Yale diaries

Diary by artistic director at NXT, Madeleine Kate McGowan, from her journey to Yale School of Architecture this Spring 2024, as she was invited as guest-reviewer on the final presentations by students attending the seminar ‘Feral Surfaces – Multi Species Architecture’.

While the cherry-blossom trees were in early bloom in New York City, I jumped on a train from Harlem to Yale University in New Haven. I had been invited by architect, Ariane Harrison to visit and give feedback to her students attending the seminar Feral Surfaces – Multi Species Architecture. Ariane is co-founder of Harrison Atelier, a Brooklyn based architecture firm which explores how to build for more than one species, proposing cohabitation and environmental activism.

Ariane’s seminar at Yale School of Architecture, examines the concepts and buildings that characterize the discourse on posthuman architecture over the past decade, asking whether architecture as a discipline has demonstrated a capacity to move away from its 500 years of anthropocentrism. As a part of the seminar, I had been invited earlier in 2024, to introduce the students to our New European Bauhaus project, The Garden Caretaker. Furthermore our Nybrogade Press publication Natural Artefacts – Nature, Repair, Responsibility written by Marion Waller, has now become a regular text as part of the seminar curriculum.

Photos by Madeleine Kate McGowan, from Rudolph Hall, Yale School of Architecture.

The day I arrive, the student protests that started at Columbia University, had emerged at Yale, taking over a large green area in the central part of campus. Community dining, free healthcare, libraries, written statements in support of Palestine, all fill what the students call the ‘liberated zone’. A description that could well refer to the Temporary Autonomous Zone (TAZ) as articulated by anarchist poet and social activist Hakim Bey. TAZ was conceived in the late 1980s when the Cold War still dominated geopolitical thought and the Internet was in its infancy. Bey suggests that the TAZ looks simply to create a space or enclave for an alternative to power.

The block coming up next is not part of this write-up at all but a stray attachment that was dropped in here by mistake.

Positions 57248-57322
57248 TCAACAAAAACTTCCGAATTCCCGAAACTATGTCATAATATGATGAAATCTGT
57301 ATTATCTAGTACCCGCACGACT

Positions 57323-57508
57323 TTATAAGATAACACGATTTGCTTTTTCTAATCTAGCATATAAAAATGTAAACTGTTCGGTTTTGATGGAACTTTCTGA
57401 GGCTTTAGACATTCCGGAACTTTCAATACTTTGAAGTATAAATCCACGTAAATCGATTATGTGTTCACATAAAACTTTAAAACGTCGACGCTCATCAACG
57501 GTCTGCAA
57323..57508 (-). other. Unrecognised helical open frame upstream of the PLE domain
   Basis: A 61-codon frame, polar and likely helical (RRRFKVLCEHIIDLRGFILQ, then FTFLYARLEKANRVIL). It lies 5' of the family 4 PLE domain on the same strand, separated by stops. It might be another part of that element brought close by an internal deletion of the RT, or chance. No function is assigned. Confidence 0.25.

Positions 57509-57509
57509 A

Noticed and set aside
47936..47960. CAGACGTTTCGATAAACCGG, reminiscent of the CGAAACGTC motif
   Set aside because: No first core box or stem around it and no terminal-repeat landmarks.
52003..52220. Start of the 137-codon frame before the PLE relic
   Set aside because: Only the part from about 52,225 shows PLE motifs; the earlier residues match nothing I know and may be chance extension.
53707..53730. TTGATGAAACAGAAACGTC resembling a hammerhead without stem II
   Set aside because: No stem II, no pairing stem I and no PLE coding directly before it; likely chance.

I speak to one of the young women eating her lunch in the encampment and she tells me, that the past two weeks of activism and protest, have been the best two weeks of her life. The area is full of both students and faculty. Some professors are having a casual chat, others are having lunch whilst student groups are engaged in class sessions in circle formations on the green. Some are drinking coffee others chatting about the most effective ways of organising themselves so they don’t suffer from burn-out, as many activists do. 

Yale campus, the ‘Liberated Zone’. Photos Madeleine Kate McGowan.

Another way of challenging the status quo is by looking into ways of destabilising the so-called ‘anthropocentric delirium of culture’ – where humans are always at the centre of everything.

When we start our review of the student projects, we are seated in an auditorium at the old Yale brutalist building, Rudolph Hall, which houses the Yale School of Architecture. Several students are slightly late and turn up with hoarse throats and ripped voices “from screaming all night” as they explain. The proposals and presentations are exciting and captivating. Students are engaging in passionate explorations of the possibilities of inter-species cohabitations. New ecological aesthetics and surfaces shaped for the pleasure and habitability of among others, bees, snails, and local birds.

Student proposal by Emma Sherefkin, proposing spaces for bees and humans.

“We use the term ‘feral’ to refer to animals that are wild or untamed, also to animals that have abandoned a domesticated environment for the wilderness. Yet in the etymology of this word lies another meaning derived from the Latin Feralis, meaning funerary, or belonging to the dead. Intoday’s Anthropocene period, in which humans’ role as the largest evolutionary force on the planet coincides with the current sixth mass extinction event for nonhuman species, these two sets of meanings take on a distinctive resonance. In one word, we find these qualities – animal, wilderness, funerary rite, and the dead – tangling together to invoke the losses caused by the acidifying oceans, heating atmospheres, and planetary urbanization of the Anthropocene.” So explains Ariane Harrison, who’s vision is the passion behind this seminar, inviting students to speculate into preferred futures where cities become habitable for many more species than merely human.

Above: Student proposal by Janice Chu, introducing elements for snails within the city. Below: Ariane Harrison exploring material tests at Yale School of Architecture

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